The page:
have lost power by then. I'd also seen mention in early days
that the doors to the roof were locked "for security reasons",
[ LOCKED!! ] and I've seen photos of the roof showing the TV
tower guy wires over the entire roof preventing helicopter
landings (should any pilots brave the smoke) and any evacuation
except by sling, etc. It also appeared from the videotape
progressions that the only safe exterior passage past the
impact floor was at the extreme northeast corner but that
avenue did not remain open for long before those windows blew
out. Did no one think to ensure Mr. Camaj had the tools to help
himself and the others trapped to escape: auxiliary power for
the equipment, a way to move the equipment to the only corner
useable (assuming the equipment wasn't damaged), instructions
to unlock the doors to the roof, to assist other trapped victims
with helicopter slings, ground center communications that would
guide his actions and suggest to him how quickly he'd have to
move to save anybody? From the various web pages and other
stories, it seems Mr. Camaj was a heroic figure in his own
right. Were decisions made that inadvertently cheated him of
the opportunity to make those heroic rescues, and save his own
life as well?
I know that 5-6,000 people were murdered by the terrorists on
9/11 - but,
How many of those would not have died but for the greed of the
Port Authority in specifying a development of such a large size
that it stretched safety beyond the limits of common sense
and took grisly risks with their lives? and the lives of the
- - -
On the water in the stairwells in the lower third of the building,
, John Labriola:
"WTC1....Around the 35th floor....A few floors lower water was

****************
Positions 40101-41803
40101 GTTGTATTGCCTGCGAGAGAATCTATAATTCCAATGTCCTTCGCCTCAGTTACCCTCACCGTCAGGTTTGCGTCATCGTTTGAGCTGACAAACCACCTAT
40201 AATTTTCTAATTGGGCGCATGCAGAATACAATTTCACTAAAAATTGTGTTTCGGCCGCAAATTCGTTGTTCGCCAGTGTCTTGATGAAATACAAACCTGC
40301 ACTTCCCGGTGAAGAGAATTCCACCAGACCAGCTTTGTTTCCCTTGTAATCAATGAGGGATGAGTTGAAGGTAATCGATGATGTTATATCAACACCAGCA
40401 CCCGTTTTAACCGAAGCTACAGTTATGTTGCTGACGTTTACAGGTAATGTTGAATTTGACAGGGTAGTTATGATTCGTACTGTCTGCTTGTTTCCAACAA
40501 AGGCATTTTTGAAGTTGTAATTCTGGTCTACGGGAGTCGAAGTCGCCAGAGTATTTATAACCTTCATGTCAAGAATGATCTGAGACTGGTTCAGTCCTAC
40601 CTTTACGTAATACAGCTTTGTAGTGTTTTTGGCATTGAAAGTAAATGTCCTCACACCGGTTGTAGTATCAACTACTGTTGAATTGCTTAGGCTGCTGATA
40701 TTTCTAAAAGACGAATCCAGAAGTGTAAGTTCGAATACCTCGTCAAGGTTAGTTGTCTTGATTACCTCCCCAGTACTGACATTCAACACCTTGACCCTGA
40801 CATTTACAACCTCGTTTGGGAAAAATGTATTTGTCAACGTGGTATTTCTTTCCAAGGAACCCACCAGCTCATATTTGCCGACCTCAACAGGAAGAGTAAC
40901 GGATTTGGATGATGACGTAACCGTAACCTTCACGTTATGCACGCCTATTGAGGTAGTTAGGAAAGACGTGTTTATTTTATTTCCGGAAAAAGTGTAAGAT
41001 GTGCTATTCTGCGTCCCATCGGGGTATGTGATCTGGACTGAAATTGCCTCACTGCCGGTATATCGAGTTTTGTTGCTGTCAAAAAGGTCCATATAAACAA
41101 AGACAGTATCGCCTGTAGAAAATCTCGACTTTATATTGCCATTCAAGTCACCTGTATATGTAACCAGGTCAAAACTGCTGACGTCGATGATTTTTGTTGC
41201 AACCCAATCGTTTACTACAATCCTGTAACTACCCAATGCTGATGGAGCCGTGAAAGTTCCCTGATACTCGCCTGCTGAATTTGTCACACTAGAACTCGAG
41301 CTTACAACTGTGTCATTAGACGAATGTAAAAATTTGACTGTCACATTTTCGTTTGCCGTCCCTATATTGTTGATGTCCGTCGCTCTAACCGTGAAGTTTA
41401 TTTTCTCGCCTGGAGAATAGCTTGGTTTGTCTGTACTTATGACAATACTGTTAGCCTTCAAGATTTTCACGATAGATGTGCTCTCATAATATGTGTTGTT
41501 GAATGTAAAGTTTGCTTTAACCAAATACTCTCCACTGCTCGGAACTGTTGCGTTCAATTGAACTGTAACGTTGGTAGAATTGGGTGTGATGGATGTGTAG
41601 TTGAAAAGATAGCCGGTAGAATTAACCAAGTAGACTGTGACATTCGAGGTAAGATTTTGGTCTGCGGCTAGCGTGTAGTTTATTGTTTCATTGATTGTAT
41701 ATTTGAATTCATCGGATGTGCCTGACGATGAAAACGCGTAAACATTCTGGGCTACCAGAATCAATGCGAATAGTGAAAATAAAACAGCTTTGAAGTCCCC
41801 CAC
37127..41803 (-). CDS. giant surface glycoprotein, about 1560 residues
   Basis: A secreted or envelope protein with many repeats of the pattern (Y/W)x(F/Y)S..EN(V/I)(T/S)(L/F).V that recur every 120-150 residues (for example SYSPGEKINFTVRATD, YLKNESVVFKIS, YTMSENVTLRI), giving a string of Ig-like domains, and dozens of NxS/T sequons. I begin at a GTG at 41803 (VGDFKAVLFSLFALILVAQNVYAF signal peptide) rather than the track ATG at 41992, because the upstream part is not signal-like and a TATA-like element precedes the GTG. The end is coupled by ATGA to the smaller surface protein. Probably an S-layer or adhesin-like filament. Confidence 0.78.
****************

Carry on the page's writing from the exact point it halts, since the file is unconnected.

flowing creating rapids down the stairs. This got worse as we got
Also, Time special issue, without page numbers, week of 9/11,
Nancy Gibbs' story, comments from Andy Perry, not a direct quote:
"...down 46 flights....The lights stayed on, but the lower stairs
were filled with water from burst pipes and sprinklers."
- - - -
Same story, comments from Architect Bob Shelton, not a direct quote,
"...south tower..."You could hear the building cracking. It
sounded like when you have a bunch of spaghetti, and you break
it in half to boil it." Shelton knew that what he was hearing
was bad. "It was structural failure," Shelton says. "Once a
building like that is off center, that's it.""
Same story, from comments by Michael Otten:
"...south tower...44th floor...Otten and other groped through the
dust to find a stairway, but the doors were locked. Finally
they found a clearer passage, found a stairway they could get
into and fled down to the street.
"Even as people streamed down the stairs, the cracks were
appearing in the walls as the building shuddered and cringed.
Steam pipes burst,..."
Locked? Aargh! Haven't we learned *anything*?!?
--Mike Barkley, 161 N. Sheridan Ave. #1, Manteca, CA 95336
(H) 209/823-4817 , email@example.com - MS is not Microsoft.
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--Mike Barkley, 161 N. Sheridan Ave. #1, Manteca, CA 95336 (H) 209/823-4817